Angioplasty

Angioplasty is a procedure done to open a partially blocked blood vessel so that blood can flow through it more easily. It is most often done on arteries that deliver blood to the heart (coronary arteries) when they are narrowed by plaque buildup (atherosclerosis) or blood clots.

During the angioplasty procedure, a thin flexible tube (catheter) is inserted through an artery in the groin or arm and carefully guided into the artery that is narrowed. Once the tube reaches the narrowed artery, a small balloon at the end of the tube is inflated. The balloon may remain inflated from 20 seconds to 3 minutes. The pressure from the inflated balloon presses fat and calcium deposits (plaque) against the wall of the artery to improve blood flow.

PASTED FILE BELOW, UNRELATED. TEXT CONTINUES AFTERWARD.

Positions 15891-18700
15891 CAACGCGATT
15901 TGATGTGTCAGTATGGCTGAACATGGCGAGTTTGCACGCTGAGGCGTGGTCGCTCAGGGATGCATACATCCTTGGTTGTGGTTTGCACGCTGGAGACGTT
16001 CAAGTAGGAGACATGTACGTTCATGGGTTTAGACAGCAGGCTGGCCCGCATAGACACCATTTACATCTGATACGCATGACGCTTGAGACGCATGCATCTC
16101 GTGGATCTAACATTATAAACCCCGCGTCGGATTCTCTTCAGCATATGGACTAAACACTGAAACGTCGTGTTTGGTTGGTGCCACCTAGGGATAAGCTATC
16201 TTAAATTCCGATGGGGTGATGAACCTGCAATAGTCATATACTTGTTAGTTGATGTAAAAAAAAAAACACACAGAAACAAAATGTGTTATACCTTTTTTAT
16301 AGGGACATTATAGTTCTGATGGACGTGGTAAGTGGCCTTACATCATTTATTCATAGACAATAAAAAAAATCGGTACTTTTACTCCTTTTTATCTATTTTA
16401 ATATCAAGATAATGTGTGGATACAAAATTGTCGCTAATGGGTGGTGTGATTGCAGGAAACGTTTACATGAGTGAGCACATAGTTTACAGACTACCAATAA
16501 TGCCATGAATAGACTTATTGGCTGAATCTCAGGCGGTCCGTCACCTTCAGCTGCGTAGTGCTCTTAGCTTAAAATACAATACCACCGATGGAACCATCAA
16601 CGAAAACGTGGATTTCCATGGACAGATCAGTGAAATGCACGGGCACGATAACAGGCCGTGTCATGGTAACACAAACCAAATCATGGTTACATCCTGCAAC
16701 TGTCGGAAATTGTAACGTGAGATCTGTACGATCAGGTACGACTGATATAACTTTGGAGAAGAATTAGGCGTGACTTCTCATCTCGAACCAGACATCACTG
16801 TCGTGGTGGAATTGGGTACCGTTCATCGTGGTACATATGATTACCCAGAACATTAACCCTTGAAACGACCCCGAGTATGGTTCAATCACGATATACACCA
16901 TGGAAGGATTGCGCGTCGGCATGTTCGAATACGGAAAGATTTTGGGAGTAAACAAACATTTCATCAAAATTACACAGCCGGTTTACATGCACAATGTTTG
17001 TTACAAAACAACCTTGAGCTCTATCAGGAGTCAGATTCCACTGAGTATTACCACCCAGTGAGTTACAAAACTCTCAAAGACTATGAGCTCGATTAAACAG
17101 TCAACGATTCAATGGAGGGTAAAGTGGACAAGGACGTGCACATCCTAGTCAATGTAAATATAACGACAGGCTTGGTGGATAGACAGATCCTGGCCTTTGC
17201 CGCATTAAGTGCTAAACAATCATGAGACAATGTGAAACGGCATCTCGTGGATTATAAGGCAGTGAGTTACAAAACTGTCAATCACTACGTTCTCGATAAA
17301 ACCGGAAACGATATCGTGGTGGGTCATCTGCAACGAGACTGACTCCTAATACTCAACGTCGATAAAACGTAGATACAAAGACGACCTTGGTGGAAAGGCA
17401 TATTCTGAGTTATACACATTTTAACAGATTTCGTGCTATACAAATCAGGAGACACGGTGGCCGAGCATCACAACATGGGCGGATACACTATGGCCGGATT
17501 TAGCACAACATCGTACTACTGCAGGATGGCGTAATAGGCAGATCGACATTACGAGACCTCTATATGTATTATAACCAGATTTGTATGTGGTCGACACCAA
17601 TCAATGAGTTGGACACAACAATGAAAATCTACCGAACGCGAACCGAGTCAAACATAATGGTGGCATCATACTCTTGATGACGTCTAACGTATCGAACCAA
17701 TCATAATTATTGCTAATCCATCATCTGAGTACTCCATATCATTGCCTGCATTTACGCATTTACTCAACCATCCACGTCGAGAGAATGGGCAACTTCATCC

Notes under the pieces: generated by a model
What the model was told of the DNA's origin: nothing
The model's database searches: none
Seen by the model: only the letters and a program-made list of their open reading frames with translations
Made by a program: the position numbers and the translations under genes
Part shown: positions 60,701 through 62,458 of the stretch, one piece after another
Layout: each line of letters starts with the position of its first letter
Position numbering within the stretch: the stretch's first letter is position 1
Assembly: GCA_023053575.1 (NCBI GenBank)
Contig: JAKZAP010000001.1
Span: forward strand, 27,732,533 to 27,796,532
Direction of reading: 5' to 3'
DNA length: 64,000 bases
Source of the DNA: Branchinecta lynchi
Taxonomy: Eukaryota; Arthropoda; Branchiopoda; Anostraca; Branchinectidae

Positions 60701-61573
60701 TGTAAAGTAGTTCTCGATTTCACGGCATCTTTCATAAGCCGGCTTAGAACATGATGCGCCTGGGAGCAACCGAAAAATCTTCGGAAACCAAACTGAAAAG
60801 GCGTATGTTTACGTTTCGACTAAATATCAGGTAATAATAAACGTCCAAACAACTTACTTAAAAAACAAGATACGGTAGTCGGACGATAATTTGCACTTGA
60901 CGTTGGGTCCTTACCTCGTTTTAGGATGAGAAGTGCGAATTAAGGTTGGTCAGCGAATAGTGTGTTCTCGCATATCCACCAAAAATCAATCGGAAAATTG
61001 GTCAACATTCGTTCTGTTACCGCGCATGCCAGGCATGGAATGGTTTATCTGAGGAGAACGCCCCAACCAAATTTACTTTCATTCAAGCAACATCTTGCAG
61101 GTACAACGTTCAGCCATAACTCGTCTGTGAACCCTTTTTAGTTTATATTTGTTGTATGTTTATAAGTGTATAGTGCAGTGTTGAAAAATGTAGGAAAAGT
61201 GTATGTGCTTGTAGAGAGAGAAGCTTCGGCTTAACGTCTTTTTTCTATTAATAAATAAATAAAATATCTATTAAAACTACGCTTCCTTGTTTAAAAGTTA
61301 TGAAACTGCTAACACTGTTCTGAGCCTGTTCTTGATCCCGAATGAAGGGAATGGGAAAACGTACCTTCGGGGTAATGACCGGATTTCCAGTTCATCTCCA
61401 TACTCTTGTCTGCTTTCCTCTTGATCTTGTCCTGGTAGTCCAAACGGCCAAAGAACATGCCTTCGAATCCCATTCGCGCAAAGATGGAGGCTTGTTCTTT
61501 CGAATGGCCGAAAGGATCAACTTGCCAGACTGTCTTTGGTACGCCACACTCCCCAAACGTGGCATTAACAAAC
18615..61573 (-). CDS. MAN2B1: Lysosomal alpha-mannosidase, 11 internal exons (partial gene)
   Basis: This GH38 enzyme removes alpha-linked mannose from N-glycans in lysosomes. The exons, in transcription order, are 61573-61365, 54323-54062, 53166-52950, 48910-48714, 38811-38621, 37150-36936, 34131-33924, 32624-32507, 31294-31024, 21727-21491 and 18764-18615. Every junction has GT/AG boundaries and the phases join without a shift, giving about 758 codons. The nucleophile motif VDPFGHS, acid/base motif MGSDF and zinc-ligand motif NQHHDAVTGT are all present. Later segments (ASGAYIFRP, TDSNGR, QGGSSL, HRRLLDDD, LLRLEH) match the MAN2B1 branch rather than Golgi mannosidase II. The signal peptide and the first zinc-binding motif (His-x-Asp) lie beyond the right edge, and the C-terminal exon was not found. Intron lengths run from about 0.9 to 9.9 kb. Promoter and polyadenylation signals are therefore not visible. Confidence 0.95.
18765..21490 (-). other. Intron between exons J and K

Once the fat and calcium buildup is compressed, a small, expandable wire-mesh tube called a stent is sometimes inserted into the artery to hold it open. Reclosure (restenosis) of the artery is less likely to occur after angioplasty with stenting than after angioplasty alone.

Last Updated: May 29, 2008

Author: Robin Parks, MS

Medical Review: Caroline S. Rhoads, MD - Internal Medicine & Robert A. Kloner, MD, PhD - Cardiology & Ruth Schneider, MPH, RD - Diet and Nutrition

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